As I grow older, I want to be known. This wasn’t going to happen without my openness and the space to let myself be known good, bad, and ugly. In Episode 4 of The Creativity Cure, I talk about how I am going to live in a way that fosters real relationships that are strong. Here are some practical ways I am going to do that! Let me know what you think. What would you add?
It was the first BIG step I had to take. Every day, I work on not going along to get along. As soon as I realized I wasn’t being understood, I worked harder to make sure I could be understood. Suppose I asked for guacamole at Chipotle and they said Queso I would speak up if the person heard something different about the food. On days when I’m having a tough day, I try to be honest with people about how I’m doing. It was only when I spoke honestly outwardly about how I felt that I was able to move through my emotions because I heard what my body was saying and I took action to move forward. While this doesn’t mean I’m right about everything, it does mean I deal with reality and let people know who I am and what my plans are. As I constantly engage in these
confrontations, I build my confidence for big moments when I have to up.
The more I expressed what I felt inside, the more I noticed my needs and this really changed my life. If you know someone who gets hangry, you know what it feels like to argue and fight and then they eat and it’s all good. They probably felt hungry long before they got irritable. In the same way, when I listened to my needs, I noticed lots of additional needs I’d usually overlook until I got sick from lack of sleep or felt terrible from not taking care of myself. I mean I actually noticed when I was thirsty or hungry before I felt extremely irritable. Rather than being irritable towards my family when I get home from work, I could communicate decision fatigue. I did decide to go to therapy and it really helped me work through being out of tune. I began to feel more like the driver in my life and less like the rider of my emotions or lack thereof.
Make Time to Get to Know People
Are there people you pass by every day and say hi to? Have you gotten to know your family well? How well do your friends know each other? Asking yourself these questions will help you find meaningful relationships and improve them. What you water grows. You have to be patient if you want to build a community. There’s a good chance you’ll be the one who calls and asks awkward questions. When your relationship with a sibling is always surface level, it’s hard. I actually find a lot of marriage podcasts so helpful because the key to all thriving relationships is communication. The Young Black Married Christian Podcast uses an acronym to remind you to go deep. They call it the BLESS framework. You ask questions about someone’s Body, Labor, Emotions, Social Life, and Spiritual Life.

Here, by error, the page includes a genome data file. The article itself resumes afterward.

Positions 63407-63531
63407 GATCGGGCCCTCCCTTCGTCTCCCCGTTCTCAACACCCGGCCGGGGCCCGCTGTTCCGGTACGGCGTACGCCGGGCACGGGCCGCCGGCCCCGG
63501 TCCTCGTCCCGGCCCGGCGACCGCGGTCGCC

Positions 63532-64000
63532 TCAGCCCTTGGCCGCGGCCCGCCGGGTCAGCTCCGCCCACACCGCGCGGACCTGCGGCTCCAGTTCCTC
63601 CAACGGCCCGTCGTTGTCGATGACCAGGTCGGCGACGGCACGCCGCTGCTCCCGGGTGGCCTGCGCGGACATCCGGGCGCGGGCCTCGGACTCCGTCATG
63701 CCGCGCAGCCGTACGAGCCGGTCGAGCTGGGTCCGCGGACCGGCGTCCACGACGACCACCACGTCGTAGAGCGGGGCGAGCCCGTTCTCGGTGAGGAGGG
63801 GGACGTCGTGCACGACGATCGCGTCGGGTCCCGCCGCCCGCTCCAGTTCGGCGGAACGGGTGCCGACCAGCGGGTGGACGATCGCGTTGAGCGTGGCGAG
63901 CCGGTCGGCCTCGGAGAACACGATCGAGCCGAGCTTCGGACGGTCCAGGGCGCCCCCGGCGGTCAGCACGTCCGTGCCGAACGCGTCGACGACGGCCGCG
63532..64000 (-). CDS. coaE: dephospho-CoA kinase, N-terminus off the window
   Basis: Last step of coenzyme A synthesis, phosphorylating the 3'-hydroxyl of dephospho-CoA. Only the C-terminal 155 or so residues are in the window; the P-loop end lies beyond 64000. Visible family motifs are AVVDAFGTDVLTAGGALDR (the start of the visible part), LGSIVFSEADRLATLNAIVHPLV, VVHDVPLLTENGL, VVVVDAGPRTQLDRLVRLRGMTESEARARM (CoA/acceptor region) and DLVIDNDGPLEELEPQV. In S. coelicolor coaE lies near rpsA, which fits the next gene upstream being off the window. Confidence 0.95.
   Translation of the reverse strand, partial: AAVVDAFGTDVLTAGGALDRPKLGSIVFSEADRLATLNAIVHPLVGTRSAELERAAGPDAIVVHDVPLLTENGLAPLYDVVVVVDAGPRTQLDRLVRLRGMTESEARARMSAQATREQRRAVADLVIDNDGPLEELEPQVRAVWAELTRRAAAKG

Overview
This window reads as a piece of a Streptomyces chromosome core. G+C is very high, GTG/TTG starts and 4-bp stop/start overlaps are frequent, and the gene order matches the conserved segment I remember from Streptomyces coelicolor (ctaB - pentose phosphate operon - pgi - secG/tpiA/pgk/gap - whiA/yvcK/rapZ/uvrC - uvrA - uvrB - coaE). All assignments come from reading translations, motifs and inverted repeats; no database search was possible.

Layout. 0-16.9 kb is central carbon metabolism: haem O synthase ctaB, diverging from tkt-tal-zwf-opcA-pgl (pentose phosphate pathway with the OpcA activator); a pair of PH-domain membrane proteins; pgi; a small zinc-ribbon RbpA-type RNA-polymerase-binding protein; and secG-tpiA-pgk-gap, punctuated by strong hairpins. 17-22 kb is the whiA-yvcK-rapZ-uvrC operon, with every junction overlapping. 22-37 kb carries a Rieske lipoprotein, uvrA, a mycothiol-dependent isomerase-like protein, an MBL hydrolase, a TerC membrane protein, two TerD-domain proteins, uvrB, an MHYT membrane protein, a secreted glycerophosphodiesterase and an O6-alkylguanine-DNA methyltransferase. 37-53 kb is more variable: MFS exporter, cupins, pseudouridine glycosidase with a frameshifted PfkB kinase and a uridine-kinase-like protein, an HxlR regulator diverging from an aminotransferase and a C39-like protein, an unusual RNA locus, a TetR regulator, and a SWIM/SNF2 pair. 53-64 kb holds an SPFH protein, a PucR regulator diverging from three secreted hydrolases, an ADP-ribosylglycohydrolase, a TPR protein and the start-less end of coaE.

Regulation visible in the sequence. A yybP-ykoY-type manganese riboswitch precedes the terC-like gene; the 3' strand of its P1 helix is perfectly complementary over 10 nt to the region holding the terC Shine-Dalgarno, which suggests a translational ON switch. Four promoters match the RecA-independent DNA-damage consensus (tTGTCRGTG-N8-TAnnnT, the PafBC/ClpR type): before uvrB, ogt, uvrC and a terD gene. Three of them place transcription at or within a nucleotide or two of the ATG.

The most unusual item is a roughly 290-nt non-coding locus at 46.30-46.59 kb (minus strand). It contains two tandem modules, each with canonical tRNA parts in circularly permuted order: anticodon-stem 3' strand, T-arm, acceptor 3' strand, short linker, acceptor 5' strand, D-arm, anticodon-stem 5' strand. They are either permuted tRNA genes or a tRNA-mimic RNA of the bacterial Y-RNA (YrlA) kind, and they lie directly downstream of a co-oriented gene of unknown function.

Body: How is your shoulder doing after you got hurt the other day?
Labor: What was work like for you today did you enjoy it?
Emotions: I know you were disappointed that you didn’t get a raise how are you feeling?
Social Life: How are your friends?
Spiritual Life: Are you hoping for anything? What are your dreams?
It might help you get to know your loved ones better by asking better questions. Try it out! The questions get deeper as you go along and you can actually repeat it to spark a good conversation.
Learning to listen is a skill. Learn how to listen if you want to succeed in community. It means asking follow-up questions! This means not adding to what someone said or twisting it to fit your needs. It means asking for clarity and repeating what they said. It means respecting people’s choices and preferences; sometimes we ignore them by not listening. Take the time to consider how your actions affect the people around you, without justifying them. I’m not going to pretend I’ve figured this out because this is hard. But if you learn to listen, you’d be surprised what people share about wanting to be connected.
I want to leave you with this last thought if you have trouble controlling peace by allowing your boundaries to be consistently crossed.
One day, you may have to speak up for serious reasons like safety and protection. In an assailant safety class at work, there is a section that talks about how one of your defenses is your voice. Often, criminals will exploit people’s natural tendency toward friendliness. Some would look for those who were more concerned about being polite than speaking up. This reminded me that what you practice will become your reality. Practice talking to others, being honest in your emotions and thoughts, and verbalizing them even in disagreements, and you’ll be able to do it when it matters. The good thing about this is that you will attract people who see this as a good thing rather than people who like to dominate others. Your ability to listen to yourself will influence your ability to listen to others. It could be your children or your partner who benefit from the growth that happens when you choose to care for yourself the way you do for others. It starts with you. Practice with you. Be honest and build relationships that reflect you good bad and ugly. Check out this clip by Hailey Page Magee this one is for you people pleasers!
Thank you for checking out my blog! You can listen to the podcast on Apple, Spotify, and wherever you listen to podcasts. Watch me on YouTube as well by searching for The Creativity Cure. Let’s continue the conversation by joining Seen & Celebrated my weekly Newsletter where I share stories of women doing great things in Maryland. Subscribe for free below and access all of the stories.
I hope these tips are helpful, but I am only one person, so let me know what has worked for you! I can be reached here or via email at firstname.lastname@example.org. Interested in collaborating on something creative? Commission a portrait! The booking period for 2023 is now open.